2004-10-29 / Columnists

Why, You Might Ask, Do We Need The Electoral College?

By Howard Schwach


Nobody ever graduated from the Electoral College. In fact, it is one of the most misunderstood entities in our history.

Not that many people cared very much. Until the last election, that is, when George Bush became the President of the United States despite the fact that Al Gore got more votes.

What is the Electoral College, why do we need it and how did we get it in the first place?

Follow the bouncing ball:

Under the United States Constitution, Article II, Section 1.2, “Each state shall appoint, in such manner as the legislature thereof may direct, a number of Electors, equal to the whole number of Senators and Representatives to which the state may be entitled in the Congress; but no Senator or Representative, or person holding an Office of Trust and Profit under the United States, shall be appointed an Elector.”

Today, there are 538 Electors in the Electoral College, meaning that 270 votes are necessary for a candidate to be elected.

The Presidential Electors meet after the general election and cast their ballots for president and vice president.

Why the Electors and not the general public?

There were a number of reasons that have been debated ever since the Constitution was ratified in 1787.

The Founding Fathers did not trust the electorate. The men who voted on the Constitution believed that a small group of elite men would exercise discretion in their vote and not necessarily be bound by the public vote. This was, in a sense, their buffer against the mob.

Electors are not pledged to vote for the candidate of their party, and they nearly always do so. Today, the vote of the Electoral College is largely a formality.

There may have been other forces at play in the late 1700’s in Philadelphia as well.

Those who attended the Constitutional Convention from the small states were concerned that their states would be gobbled up and controlled by the larger states.

That is one reason for the bicameral legislature, where each state’s representatives in the House is decided by population and each state’s representation in the Senate is two, regardless of size and population.

The Electoral College was a compromise credited to Pennsylvania farmer James Wilson, who thought that the electoral system would provide protection to small states. It has not worked out exactly that way, but the college continues today. Now, the Electoral College gives more power to the “swing states” than to anybody else.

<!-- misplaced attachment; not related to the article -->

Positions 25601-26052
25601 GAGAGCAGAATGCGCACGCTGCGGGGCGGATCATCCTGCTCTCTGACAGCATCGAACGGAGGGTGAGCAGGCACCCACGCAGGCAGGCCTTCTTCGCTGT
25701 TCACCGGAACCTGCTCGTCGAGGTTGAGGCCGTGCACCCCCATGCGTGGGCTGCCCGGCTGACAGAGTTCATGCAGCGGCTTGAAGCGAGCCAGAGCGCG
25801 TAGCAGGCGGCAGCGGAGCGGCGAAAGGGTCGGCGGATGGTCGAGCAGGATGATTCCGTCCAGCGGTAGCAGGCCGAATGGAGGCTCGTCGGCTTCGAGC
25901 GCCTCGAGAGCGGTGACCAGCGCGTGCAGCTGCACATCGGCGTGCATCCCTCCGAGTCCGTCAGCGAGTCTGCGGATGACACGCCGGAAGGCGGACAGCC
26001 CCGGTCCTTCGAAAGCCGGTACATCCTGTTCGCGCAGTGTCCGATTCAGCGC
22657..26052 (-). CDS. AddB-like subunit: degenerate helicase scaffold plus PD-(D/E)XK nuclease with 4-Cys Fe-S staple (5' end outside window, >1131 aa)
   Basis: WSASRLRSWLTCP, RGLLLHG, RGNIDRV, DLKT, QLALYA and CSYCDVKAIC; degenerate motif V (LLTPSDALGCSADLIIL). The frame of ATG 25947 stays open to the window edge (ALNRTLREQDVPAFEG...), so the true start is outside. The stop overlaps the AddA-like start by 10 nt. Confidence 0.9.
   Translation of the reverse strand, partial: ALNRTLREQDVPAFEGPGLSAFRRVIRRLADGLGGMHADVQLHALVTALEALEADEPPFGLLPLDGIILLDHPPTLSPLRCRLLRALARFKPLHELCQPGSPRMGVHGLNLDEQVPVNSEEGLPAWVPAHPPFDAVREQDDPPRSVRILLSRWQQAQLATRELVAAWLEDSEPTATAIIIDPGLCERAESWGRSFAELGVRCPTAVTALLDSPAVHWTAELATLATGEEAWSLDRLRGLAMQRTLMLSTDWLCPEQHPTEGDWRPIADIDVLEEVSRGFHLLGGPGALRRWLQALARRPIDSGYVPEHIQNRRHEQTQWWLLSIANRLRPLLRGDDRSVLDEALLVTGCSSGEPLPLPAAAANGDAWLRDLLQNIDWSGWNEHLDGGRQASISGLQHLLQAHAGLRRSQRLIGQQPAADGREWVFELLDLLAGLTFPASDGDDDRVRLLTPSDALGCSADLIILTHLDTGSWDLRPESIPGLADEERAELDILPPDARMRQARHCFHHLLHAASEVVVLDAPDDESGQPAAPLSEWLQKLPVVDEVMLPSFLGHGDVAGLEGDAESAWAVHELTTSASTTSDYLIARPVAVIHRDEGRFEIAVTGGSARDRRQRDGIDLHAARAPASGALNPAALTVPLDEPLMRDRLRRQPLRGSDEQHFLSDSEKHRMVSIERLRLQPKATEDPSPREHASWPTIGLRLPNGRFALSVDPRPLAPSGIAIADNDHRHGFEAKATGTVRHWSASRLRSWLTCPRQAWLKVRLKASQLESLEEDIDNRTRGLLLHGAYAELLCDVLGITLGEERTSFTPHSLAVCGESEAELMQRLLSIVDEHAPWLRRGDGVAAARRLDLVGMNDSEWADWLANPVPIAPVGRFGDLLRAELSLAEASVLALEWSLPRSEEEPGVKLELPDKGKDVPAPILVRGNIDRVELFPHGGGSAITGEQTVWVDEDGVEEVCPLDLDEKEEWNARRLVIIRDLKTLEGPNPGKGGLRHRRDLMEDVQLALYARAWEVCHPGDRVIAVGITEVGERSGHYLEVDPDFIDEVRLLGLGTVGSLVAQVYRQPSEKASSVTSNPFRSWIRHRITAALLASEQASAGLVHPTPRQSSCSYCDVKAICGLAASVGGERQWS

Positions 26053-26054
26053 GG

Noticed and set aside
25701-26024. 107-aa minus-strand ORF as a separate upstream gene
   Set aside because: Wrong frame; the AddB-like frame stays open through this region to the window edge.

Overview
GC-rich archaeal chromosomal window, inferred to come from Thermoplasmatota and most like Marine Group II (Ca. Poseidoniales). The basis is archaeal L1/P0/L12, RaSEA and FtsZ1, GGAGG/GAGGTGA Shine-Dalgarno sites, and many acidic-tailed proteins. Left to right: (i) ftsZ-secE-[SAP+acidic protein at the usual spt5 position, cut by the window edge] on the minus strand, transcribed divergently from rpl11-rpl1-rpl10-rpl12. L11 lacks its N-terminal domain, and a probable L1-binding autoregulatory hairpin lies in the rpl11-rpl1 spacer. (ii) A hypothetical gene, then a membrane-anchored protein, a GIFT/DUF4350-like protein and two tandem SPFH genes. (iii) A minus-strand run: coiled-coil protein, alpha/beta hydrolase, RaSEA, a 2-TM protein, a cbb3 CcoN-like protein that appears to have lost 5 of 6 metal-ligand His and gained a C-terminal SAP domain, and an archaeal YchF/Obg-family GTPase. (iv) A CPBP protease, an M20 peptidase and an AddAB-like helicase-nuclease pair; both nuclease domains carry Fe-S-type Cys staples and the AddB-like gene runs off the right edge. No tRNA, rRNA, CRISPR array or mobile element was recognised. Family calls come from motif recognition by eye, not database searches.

The framer’s vision of how this might work in real life was immediately overtaken by the growth of national parties and of tickets. There was an electoral vote tie in 1800 between Thomas Jefferson and Aaron Burr. The House gave the election to Jefferson.

An 1804 amendment changed the process but allowed the idea of the Electoral College to carry on.

Since then, there have been no more ties. In 1824, the election was decided in the house. Four other presidents, including Bush in 2000, lost the popular vote but were elected by the College.

Those who oppose the Electoral College, and they are legion, say that the popular vote should be the determinant of who wins the election, that the Electoral College is elitist and unfair.

Many who live in small states, however, continue to argue that the College gives them electoral power far beyond the number of inhabitants and should remain.

In all but two states, there is a winner-take-all rule that says that all of the state’s electoral vote have to go to the candidate who wins the popular vote in that state. There is a move, however, to apportion the Electoral Vote so that each candidate gets the electoral votes equal to his or her portion of the popular vote.

That idea has not gained much traction in individual states.

New York State, with 31 votes was once the state with the most electoral votes. Now, it is behind California (55 votes), Texas (33 votes) and only slightly ahead of Florida (27 votes).

The general election is November 2. On December 13, electors meet in each of the state capitols to place their votes. Those votes must reach the President of the Senate by December 22. On January 8, 2005, Congress meets in joint session to announce the winner.

It will take a Constitutional Amendment with 2/3 of the state legislatures agreeing, to change the Constitution to do away with the Electoral College and make the popular vote premier, and that is unlikely to happen.

Until then, this might be another year that we look at the numbers in the popular vote and they do not add up to an elected president.

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